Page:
Monday, January 5, 2009

Monday Morning Confessional: Ever wonder about the "normal" version of your child?

Max's smile, along with his cerebral palsy, are both part of his personality.

I've been on an inexplicable organizing frenzy since we got home from vacation. I've gathered bags of clothes for the Salvation Army, put the kids toys' in some semblance of order, plowed through piles of paper. One of the things I unearthed was a therapy schedule I'd written out when Max was two. He had at least two sessions every weekday, plus hippotherapy on Saturday mornings. Thursday was especially jam-packed: speech at 9 a.m., OT at 12:30, a teacher at 3:30, another OT at 4:30 and PT (the therapist did the MEDEK method) at 7:15.

The schedule got me thinking about all that Max has been through in his six years, and all that Dave and I have been through. I've heard other parents of special-needs kids say they wouldn't trade their child for the world. I used to think they were deluded, but now I get it. Max's unique way of expressing himself—with animated sounds and the occasional word—is part of his personality, as is the cute way he hobbles when he walks, the determined way he manipulates his hands to get them to do what he wants, the expressiveness of his eyes, even the drool. Still, I sometimes wonder what Max would have been like if he'd been a typically-developing kid, how our family life would have been different. Do you sometimes think about those things, too?


  1. I do so less and less. It's just not something that I allow myself to do. I mean, why go there? I guess my OCD comes out in my planning and scheming to get Nate better, instead of thinking about what he could've been. I think it's just too painful to go there. But you've inspired me with this post and I think I will write about this tommorrow on Nate's blog. Thanks for the super cute pic of Max, his smile and happiness is so contagious, I'm sure you here that all the time, as I do about Nathan, but it can't hurt to hear it again.

  2. Stop it, your freaking me out now... :-) No really, I was just thinking about this for my blog, just didn't know how go about it.

    I often think about things, if I could see better, if I could drive... If I could, would I have met the same people I know today? Would I still do the same things, champion the same causes I do today?

    Would I have met Cole, would I have met you and Max? Who knows... I believe we're all put here just the way things are intended to be... Don't question the way you are... Take the way you are at this moment and continue to help, the people you know and the friends you will make because of the NOW, not the 'what if'.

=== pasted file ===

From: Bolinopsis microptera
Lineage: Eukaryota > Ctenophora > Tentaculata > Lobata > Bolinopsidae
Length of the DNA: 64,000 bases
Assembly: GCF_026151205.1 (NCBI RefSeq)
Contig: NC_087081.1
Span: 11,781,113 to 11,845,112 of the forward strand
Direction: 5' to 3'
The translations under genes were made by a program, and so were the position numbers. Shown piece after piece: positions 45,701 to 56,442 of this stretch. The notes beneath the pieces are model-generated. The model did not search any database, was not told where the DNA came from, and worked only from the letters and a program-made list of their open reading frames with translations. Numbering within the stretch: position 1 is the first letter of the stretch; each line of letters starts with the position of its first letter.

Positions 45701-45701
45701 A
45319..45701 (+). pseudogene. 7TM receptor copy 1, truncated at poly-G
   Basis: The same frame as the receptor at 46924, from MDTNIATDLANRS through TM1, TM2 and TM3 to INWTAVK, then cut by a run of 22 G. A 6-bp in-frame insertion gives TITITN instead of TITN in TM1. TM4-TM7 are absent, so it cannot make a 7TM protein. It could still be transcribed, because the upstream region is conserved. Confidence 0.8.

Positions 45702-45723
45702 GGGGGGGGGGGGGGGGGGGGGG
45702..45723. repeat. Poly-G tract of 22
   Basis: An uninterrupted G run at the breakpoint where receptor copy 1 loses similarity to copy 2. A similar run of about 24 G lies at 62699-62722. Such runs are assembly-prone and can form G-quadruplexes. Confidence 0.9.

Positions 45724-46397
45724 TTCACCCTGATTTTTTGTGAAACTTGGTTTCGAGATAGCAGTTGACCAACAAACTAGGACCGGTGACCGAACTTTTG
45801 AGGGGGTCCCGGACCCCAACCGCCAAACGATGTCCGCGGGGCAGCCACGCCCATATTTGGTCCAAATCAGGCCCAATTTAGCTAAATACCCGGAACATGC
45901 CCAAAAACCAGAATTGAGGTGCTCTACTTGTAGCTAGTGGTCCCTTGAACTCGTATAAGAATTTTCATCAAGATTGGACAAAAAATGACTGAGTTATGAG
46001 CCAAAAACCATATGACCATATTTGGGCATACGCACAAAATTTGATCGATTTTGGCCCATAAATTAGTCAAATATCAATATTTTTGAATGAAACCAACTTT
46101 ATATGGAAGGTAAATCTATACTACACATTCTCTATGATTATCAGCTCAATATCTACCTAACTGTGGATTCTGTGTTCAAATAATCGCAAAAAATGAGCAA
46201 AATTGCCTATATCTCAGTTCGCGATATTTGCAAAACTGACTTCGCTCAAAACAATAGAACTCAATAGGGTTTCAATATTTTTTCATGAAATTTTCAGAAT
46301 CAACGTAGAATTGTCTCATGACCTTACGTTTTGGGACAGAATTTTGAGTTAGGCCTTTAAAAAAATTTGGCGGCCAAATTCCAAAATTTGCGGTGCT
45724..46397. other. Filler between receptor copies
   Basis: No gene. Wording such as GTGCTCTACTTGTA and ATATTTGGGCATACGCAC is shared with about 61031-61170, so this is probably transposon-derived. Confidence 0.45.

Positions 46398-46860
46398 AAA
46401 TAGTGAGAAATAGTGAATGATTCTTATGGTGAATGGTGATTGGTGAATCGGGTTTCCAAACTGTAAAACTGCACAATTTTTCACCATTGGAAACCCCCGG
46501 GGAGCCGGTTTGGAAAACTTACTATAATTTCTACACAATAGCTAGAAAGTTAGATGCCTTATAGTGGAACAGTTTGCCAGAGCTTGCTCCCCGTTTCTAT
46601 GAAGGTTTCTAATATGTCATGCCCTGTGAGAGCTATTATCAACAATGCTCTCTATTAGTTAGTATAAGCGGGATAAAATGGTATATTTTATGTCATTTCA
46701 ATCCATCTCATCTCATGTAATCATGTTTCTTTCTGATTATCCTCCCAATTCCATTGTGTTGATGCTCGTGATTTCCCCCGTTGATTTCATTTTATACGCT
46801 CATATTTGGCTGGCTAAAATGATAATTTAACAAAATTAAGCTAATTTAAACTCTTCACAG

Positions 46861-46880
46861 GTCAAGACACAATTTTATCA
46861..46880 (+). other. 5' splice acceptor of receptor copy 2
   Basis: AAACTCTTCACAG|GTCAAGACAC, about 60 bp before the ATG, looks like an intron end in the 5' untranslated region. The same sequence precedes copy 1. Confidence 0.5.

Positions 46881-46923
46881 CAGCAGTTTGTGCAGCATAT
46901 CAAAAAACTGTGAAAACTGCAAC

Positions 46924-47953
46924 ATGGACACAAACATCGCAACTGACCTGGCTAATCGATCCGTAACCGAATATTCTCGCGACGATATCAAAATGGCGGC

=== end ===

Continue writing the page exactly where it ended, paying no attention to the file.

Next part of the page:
3. I do. And I try not to. Really hard. And I'm not crying on Monday morning. It's a rule, so I'll just stop there.

  4. I wonder ALL THE TIME! It might be since Jonathan is pretty much your typical kid, and you can't pick him out of a crowd as someone that had a traumatic brain injury. He is smart, but there are things that he *should* know that he seems clueless about. Tony and I were discussing this it that he really doesn't get it, or that he doesn't want to get it?! The kid is a whiz at video games...or at least the ones he likes (Lego Starwars, Lego Indiana Jones, and now Lego Batman). But give him a video game that deals with adding numbers or something, and he is clueless. And he is so easily distracted. We call it the bright shiny object effect...Tony has it too, to some degree. I am waiting for the day that they tell me he has ADD. He doesn't have it, but he fits the bill!
    My biggest wonder is if he would be the same happy-go-lucky Jonathan. Would I lose my empathetic boy? Would he still have his quirky geekiness?
    I wonder what he would be like, but I can't imagine it. I would however like to trade the NICU and all the heartache if I could please?!

  5. Oooooo, good post.

    I don't think about the "normal" version of her cause I know then it would NOT be her.

    I do, however, look at "normal" children and feels sadness & grieve what I have lost or do not have. As I just posted, I have never experienced "normal" from a parenting side. I have as a friend, an aunt, a cousin.

    I wonder how it feels to get up & not worry about therapy, not having to dress & feed your child, not have to write out a schedule everyday for her to carry, not have to do things the exact same way to avoid meltdowns, etc.

    Then I remember this IS my life & I don't know how it would be any other way. ITA with Rich, I try not to dwell on the what-ifs that often; sometimes they just creep up & bite you in the butt.

  6. I do think about these thing...but with Kennedys set back this past year I think more about what she was capable of doing before, that she isnt now..and think what is in her future. There are times I am sitting on the couch and picture her crawling up and tugging at my who pictures their 7 year old crawling...That is me...that was my version of normal.

  7. I just found your blog. Max is so cute:). I often think about if my daughter were "normal". She's 5 now....and it does get less and less, but I still mourn the things that I cannot do with her...yet. I love her just the way that she is...but I do sometimes "go there". I wish that I wouldn't.

  8. Ellen,

    I found your blog, thanks to the UCP website. I hope you don't mind but I added it to my own. Growing up with a disability, I've often wondered how life would be simpler if I didn't have one -less stress for my parents as well as myself, more freedom for me. Thinking about this too often can create a downward spiral.. think of all the opportunities created because of his disability. There are great things ahead I'm sure for Max and for you